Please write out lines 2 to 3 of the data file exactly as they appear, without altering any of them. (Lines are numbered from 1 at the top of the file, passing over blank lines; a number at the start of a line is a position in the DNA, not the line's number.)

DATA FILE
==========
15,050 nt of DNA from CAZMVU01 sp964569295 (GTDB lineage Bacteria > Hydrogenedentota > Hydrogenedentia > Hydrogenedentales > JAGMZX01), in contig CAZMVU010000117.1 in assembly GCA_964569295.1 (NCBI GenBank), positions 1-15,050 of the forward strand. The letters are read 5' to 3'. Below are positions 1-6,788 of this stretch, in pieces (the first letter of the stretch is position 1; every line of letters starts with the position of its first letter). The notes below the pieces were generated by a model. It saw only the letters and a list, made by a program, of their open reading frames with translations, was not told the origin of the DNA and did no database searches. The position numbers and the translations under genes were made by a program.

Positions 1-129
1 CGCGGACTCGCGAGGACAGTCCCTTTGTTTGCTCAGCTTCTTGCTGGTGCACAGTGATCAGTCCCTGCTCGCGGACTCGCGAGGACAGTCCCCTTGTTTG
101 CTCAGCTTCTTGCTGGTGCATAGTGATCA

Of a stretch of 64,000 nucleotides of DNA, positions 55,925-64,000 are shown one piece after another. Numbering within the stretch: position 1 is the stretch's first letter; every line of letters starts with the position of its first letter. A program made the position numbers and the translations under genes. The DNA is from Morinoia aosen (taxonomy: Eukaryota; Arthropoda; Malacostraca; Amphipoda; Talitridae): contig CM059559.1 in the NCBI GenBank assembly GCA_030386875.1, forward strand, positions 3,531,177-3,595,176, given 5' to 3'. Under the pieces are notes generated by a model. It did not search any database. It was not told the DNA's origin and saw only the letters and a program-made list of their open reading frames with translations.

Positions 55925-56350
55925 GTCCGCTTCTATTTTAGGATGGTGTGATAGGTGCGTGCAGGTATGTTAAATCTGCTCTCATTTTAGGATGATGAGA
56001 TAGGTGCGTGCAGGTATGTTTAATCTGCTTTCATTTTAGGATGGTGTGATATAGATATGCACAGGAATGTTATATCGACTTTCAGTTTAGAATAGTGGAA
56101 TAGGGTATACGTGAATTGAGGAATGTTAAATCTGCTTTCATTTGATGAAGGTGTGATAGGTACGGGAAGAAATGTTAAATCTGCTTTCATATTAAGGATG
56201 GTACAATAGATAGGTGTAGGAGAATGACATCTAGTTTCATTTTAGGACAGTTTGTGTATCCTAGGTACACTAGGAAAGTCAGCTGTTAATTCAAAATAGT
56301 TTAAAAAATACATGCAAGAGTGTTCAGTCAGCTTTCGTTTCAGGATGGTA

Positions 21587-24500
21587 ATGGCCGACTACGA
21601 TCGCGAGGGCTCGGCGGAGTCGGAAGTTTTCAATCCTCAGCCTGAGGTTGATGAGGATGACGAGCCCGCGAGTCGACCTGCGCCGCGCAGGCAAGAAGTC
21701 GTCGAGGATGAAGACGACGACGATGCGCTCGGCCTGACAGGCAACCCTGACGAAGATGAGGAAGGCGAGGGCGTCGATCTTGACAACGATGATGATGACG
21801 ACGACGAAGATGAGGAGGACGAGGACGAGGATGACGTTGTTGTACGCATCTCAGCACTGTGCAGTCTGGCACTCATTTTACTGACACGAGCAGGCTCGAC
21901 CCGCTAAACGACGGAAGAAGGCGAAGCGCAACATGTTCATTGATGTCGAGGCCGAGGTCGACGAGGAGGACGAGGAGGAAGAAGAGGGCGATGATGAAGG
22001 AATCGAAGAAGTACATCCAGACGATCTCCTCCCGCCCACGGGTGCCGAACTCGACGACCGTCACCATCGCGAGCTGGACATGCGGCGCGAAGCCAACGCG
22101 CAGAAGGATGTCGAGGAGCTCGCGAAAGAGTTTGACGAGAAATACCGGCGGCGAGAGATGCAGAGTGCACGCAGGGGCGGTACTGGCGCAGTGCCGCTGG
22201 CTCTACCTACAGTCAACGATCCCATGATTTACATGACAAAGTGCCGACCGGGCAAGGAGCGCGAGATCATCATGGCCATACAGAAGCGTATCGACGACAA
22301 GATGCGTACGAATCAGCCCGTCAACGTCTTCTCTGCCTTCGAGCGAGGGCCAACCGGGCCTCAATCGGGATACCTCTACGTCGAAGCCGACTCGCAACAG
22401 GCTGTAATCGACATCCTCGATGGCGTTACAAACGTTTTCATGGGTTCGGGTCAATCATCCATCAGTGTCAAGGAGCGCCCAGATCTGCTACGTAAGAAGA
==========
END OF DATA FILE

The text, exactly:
Positions 1-129
1 CGCGGACTCGCGAGGACAGTCCCTTTGTTTGCTCAGCTTCTTGCTGGTGCACAGTGATCAGTCCCTGCTCGCGGACTCGCGAGGACAGTCCCCTTGTTTG